As I a while back, a friend of mine started selling Amway recently. She sent me a long sales pitch via email, outlining the great products she was selling.
I flatly said “no” and deleted the email.
I didn’t even hesitate. Why? Over the years, many of my friends have pitched various direct sales products to me, my wife, and other family members. I’ve seen a lot of them – Amway, Mary Kay, Princess House, Pampered Chef, Tupperware, the list goes on and on.
I’m not criticizing the quality of the products they sell in any way – that’s an entirely separate issue, one that varies from product to product. What I do question is the true cost of the sale.
Here’s the scoop: if you’re looking to make money by having products pitched to and sold to your friends, you run the risk of damaging those friendships.
Quite often, you put the friends in the uncomfortable position of feeling obligated to buy an item that they don’t want in order to please you. You’re directly exchanging the value of your friendship for the small commission you get for your sale.
A close friend won’t mind too much. They’re likely to understand completely what you’re doing and will support you no matter what you choose.
But is this really something you want to ask of the people you care about the most? Do you want your best friend to feel obligated to buy something from you?
On the other hand, your more distant connections will likely not appreciate it nearly as much. The “cost” you’re asking from them – buying a product they don’t want at an exorbitant price – is often enough to seriously damage the relatively weak connection you have.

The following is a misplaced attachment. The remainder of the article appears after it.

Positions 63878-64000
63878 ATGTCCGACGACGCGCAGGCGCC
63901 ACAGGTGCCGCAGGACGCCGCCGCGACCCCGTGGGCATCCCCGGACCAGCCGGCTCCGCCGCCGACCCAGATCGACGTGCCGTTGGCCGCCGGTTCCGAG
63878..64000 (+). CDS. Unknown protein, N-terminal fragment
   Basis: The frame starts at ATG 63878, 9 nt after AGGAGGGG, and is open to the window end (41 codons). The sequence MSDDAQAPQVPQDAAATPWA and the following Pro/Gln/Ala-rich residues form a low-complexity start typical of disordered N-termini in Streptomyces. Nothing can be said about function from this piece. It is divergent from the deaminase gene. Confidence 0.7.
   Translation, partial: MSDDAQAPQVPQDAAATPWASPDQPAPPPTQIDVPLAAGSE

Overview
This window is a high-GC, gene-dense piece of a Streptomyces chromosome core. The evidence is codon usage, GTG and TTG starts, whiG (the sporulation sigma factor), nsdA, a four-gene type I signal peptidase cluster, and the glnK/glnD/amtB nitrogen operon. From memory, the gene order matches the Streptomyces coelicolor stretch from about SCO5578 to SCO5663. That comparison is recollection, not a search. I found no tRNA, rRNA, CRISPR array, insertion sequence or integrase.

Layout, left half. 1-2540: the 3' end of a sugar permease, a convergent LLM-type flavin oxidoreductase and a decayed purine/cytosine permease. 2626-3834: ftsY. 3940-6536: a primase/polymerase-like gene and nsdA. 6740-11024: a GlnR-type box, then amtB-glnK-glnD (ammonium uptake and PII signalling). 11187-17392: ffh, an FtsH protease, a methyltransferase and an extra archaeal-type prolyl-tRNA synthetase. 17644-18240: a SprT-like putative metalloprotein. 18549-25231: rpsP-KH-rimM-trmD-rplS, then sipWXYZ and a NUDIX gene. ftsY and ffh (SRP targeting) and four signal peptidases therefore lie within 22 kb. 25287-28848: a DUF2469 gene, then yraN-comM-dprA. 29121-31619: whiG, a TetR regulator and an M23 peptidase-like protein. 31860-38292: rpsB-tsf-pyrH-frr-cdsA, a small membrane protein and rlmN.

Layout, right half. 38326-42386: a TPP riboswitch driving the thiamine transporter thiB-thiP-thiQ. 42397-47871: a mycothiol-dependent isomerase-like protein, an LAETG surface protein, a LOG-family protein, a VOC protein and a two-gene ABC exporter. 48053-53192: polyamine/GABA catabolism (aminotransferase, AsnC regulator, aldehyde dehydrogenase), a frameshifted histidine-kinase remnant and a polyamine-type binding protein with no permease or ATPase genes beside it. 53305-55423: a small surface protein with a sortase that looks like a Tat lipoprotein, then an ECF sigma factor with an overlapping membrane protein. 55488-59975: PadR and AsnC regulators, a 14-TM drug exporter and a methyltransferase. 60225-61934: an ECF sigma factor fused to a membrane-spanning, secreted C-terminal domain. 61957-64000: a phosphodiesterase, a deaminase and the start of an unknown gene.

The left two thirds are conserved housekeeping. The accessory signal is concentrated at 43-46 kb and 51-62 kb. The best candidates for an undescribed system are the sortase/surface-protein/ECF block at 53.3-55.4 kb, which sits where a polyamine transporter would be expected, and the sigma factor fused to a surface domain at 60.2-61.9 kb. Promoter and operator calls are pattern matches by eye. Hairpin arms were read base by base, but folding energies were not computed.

What about other people, ones you don’t have a connection with at all? Sure, they’re great guilt-free sales targets, but they’re very difficult sales targets. Unless you’re a professional salesperson, well-trained in convincing people to buy, you’ll not see much success with that avenue.
Here’s the honest truth. I’ve run the numbers on many different programs and listened to the amount of time people have invested in these programs. Almost always, unless they’ve got exceptional sales skills, their earnings for the time invested are significantly below minimum wage. Sometimes, when they’ve paid to participate, they’re actually at a net loss. For that money, they’ve had to essentially call in a favor from many of their friends as well.
In short, there’s a lot more value in working a minimum wage job than there is selling to your friends. You’re not alienating friends and you’re likely earning more per hour than you are from selling the products.
What if you’re asked to buy? My solution is simple. Unless it’s a really close friend who clearly needs the help, I’ll just say “no” to their invitation to buy their products or attend their “product party.” If it is a really close friend, I’ll have a talk with them about it. Why are they selling this product? How much can they actually make? What will they have to give up to make that amount? I’ll run through the numbers with them so they can see how much they’ll realistically earn in exchange for these negative trades on their friendships and relationships.
Many people want “easy entrepreneurship,” and when they see the numbers provided by programs like these, it’s easy to see a big profit. What they don’t see is how it taps out friendships and how it eats enough time that the profit per hour of effort is really pretty tiny.
Successful entrepreneurship is never easy and it doesn’t need to rely on the giving nature of your friends to succeed. It’s a much harder road, but it’s a sustainable road, one that your friends and family will be happy to see you succeed on.